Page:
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I’ve been spending the last couple of months absorbing a ton of information about eliminating meat and dairy from my diet.  I came upon the decision to begin avoiding meat and dairy after reading the book Fast Food Nation: The Dark Side of the All-American Meal, by investigative journalist Eric Schlosser.  Fast Food Nation explores the industrial food production system in the United States and how it is intertwined with the fast food industry.  It is a fascinating read, but be prepared to read about some ugly truths about the meat and dairy industries in the United States (I’m sure that the industrial meat and dairy production systems are similar in Canada, but the book only tackles the US).

After absorbing the information in Fast Food Nation and deciding to eliminate meat and poultry from my diet, I stumbled upon the documentary Forks Over Knives.  A good friend of mine had actually recommended it to me months earlier, but after we’d discussed it, I didn’t think about it again.  Then, within a week of finishing reading Fast Food Nation, I came across the complete Forks Over Knives documentary movie online and watched it in one sitting.  The premise behind Forks Over Knives (by Dr. Caldwell Esselstyn) is that consuming a plant-based diet can prevent and reverse heart disease.  Dr. Esselstyn recommends a diet free from meat, dairy, oil and sugar, and he has done a lot of research and testing on his own patients over the past 25 years to support his claims.  After finishing watching Forks Over Knives, I became convinced that I wanted to continue trying to overhaul my diet and make conscious choices to eat better for my own health and well-being.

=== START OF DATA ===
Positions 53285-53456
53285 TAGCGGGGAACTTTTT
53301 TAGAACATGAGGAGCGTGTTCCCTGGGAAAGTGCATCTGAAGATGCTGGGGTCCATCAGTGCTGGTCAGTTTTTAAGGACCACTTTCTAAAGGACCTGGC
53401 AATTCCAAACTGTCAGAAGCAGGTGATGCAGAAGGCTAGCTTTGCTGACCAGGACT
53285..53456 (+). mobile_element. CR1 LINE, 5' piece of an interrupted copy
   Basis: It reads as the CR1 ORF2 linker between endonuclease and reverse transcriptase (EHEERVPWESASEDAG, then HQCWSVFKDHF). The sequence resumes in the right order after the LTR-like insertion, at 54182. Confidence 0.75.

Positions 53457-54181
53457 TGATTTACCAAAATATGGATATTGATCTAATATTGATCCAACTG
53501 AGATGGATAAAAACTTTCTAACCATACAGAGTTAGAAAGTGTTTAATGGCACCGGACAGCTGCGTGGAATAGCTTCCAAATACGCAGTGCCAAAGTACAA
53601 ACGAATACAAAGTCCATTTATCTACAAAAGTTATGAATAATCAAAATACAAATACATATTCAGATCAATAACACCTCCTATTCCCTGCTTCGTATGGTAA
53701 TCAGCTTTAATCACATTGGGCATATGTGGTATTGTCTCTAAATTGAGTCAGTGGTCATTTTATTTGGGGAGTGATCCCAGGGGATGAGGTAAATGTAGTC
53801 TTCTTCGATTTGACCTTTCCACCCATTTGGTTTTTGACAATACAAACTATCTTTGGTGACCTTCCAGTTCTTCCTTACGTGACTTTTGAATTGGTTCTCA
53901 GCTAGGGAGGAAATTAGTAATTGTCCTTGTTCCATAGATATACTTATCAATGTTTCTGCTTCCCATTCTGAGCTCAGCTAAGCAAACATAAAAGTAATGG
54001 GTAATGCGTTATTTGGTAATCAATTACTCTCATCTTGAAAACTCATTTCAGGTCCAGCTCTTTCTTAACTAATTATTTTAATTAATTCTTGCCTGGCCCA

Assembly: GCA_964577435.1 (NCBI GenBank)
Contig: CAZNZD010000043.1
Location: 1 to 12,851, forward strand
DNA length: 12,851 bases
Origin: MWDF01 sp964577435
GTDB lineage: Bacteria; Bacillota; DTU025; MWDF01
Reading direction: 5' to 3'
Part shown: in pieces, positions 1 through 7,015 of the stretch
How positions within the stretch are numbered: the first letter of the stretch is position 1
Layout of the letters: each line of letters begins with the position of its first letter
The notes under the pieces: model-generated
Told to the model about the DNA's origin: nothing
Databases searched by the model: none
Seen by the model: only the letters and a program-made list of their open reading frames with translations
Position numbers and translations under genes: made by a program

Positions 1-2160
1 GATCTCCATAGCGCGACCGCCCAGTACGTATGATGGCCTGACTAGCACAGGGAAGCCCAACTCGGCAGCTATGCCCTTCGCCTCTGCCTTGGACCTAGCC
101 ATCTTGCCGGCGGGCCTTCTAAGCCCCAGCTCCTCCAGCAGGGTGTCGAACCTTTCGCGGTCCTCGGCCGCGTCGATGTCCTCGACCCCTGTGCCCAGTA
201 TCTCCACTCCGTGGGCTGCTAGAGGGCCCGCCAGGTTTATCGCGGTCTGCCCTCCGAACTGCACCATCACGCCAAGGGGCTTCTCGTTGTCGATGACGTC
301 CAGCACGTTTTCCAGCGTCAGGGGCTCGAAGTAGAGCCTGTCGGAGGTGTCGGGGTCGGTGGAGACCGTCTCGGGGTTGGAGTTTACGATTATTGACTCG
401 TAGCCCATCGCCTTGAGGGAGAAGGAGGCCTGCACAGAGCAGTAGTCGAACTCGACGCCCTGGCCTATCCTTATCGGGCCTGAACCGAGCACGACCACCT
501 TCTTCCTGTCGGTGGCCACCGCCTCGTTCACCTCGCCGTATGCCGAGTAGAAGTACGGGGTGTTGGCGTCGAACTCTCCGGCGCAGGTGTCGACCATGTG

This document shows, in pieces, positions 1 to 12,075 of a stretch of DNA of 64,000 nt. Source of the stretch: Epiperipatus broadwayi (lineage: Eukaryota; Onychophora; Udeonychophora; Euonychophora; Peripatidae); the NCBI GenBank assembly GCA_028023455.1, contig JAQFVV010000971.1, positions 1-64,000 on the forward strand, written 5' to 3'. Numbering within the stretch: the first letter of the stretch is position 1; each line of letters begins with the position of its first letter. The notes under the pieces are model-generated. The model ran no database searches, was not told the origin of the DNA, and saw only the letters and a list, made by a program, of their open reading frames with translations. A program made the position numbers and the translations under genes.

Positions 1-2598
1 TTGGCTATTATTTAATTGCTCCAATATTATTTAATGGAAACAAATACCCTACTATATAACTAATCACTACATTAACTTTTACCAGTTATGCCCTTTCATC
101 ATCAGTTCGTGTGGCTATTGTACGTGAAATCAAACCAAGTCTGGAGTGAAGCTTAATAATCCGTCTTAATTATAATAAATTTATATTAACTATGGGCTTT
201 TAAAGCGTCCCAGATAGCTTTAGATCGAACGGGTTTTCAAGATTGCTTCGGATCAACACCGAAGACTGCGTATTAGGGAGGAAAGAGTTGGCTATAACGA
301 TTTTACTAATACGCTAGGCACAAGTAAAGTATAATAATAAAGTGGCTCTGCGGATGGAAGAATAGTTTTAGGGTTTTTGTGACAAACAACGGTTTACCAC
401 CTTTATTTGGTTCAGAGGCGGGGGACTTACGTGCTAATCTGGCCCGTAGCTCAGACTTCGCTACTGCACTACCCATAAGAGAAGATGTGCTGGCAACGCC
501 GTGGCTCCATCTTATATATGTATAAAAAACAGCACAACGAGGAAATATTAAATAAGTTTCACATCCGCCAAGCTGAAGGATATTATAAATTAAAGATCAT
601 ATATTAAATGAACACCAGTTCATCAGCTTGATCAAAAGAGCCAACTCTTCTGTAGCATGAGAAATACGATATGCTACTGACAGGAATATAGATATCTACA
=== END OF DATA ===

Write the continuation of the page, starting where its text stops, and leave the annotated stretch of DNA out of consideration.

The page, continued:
Here’s some sources from which I’ve been absorbing a ton of information about the benefits of adopting a vegan lifestyle:

How It All Vegan – A fabulous vegan cookbook with some additional information on making this lifestyle change.  What I liked most about this cookbook is that the recipes are very simple.  Since I don’t believe in complicating things unnecessarily, I appreciated the tone of this book.  How It all Vegan contains a chapter on vegan recipes that might appeal to children, which I thought was helpful.  I also particularly appreciate the authors take on considering the environmental impact before “veganizing” your lifestyle – like consider using what you have  and wearing it out (leather shoes, leather belts, etc.) before making additional vegan clothing or lifestyle purchases.  One of the authors of How It All Vegan currently runs a website that includes a blog and an online store too (from Victoria BC) if you are interested in that sort of thing